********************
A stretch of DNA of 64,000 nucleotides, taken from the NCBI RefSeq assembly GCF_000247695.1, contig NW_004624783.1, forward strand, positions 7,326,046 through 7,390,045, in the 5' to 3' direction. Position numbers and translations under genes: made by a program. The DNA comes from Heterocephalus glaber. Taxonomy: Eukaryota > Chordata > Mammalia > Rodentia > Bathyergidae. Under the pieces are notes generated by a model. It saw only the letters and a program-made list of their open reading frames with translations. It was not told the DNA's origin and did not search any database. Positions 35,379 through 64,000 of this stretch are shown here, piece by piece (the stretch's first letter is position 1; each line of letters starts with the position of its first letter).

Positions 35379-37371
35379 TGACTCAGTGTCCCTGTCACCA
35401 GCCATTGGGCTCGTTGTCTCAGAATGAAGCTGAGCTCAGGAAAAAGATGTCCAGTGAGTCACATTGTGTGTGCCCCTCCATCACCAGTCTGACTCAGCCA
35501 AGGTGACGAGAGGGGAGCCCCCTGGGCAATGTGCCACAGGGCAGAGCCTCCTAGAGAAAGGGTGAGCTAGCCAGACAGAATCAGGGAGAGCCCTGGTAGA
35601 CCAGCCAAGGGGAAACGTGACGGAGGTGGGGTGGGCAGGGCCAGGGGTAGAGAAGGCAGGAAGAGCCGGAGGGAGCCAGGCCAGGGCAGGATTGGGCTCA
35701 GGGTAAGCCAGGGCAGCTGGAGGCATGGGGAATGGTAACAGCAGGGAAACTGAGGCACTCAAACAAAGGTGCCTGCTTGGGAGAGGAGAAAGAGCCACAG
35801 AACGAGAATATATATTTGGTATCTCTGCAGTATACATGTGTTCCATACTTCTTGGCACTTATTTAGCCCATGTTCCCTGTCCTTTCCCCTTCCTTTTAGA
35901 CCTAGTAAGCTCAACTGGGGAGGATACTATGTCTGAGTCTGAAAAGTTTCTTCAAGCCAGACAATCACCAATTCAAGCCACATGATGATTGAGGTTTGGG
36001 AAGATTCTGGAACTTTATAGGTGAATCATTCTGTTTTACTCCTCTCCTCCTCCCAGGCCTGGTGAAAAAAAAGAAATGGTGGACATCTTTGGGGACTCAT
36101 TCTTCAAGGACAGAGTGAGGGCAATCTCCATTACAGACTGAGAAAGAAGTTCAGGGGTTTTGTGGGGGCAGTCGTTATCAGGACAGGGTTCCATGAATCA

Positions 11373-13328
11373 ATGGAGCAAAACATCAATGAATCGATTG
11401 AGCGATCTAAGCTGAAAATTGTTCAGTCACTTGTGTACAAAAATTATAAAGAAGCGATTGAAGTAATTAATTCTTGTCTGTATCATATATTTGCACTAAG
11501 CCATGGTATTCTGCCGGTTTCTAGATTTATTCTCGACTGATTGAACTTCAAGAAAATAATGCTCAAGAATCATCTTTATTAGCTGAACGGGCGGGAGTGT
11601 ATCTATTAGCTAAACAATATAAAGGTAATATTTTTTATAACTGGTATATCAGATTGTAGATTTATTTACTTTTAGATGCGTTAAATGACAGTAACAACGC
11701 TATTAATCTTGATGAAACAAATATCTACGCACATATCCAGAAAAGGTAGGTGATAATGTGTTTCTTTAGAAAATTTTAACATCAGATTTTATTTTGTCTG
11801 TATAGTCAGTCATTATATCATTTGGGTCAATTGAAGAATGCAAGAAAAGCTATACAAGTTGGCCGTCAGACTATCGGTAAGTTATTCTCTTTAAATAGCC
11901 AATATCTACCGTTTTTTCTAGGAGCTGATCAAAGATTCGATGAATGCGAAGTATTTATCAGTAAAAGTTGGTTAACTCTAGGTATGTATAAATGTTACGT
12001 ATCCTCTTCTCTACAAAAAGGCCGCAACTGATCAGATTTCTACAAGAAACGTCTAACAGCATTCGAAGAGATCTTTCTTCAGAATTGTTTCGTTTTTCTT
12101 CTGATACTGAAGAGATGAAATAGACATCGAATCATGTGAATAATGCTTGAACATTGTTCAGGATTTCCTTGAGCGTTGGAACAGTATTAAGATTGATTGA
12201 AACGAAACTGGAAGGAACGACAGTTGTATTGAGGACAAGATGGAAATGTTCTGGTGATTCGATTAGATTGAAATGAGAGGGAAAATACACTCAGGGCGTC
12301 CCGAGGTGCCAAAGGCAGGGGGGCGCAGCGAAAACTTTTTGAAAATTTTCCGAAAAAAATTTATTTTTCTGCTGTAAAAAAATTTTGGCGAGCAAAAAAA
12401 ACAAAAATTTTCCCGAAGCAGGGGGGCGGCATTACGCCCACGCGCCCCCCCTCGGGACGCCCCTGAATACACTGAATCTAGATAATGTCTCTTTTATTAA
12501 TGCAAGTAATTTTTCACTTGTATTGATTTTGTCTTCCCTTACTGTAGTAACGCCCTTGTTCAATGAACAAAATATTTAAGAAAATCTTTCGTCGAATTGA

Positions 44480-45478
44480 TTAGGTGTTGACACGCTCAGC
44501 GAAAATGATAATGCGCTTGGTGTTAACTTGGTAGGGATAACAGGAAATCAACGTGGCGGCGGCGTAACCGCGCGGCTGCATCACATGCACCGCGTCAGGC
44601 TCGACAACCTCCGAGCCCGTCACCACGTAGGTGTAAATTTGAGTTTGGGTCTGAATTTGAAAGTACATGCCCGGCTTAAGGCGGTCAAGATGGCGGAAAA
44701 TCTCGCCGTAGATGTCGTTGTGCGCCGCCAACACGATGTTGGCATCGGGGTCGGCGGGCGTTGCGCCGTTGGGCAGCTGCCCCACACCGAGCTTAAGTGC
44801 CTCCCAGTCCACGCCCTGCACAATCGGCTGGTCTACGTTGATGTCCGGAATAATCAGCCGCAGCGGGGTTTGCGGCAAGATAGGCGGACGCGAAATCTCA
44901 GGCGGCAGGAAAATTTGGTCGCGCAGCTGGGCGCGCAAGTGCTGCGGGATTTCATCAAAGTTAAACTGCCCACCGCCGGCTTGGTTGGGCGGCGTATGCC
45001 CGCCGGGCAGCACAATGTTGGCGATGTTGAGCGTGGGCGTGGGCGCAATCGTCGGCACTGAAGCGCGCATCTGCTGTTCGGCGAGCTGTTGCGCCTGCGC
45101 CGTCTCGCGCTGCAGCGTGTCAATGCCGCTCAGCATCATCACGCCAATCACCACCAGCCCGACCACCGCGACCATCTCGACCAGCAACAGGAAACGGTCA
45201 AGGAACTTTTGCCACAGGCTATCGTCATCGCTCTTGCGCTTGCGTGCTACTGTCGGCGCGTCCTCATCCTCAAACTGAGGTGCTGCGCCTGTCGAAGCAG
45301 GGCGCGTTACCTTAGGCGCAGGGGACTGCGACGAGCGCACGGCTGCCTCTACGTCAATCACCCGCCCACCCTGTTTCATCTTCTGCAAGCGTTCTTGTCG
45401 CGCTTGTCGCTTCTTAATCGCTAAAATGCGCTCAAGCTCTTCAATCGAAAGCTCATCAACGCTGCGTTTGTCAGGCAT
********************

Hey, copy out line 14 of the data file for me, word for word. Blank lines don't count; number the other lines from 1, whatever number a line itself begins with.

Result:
11401 AGCGATCTAAGCTGAAAATTGTTCAGTCACTTGTGTACAAAAATTATAAAGAAGCGATTGAAGTAATTAATTCTTGTCTGTATCATATATTTGCACTAAG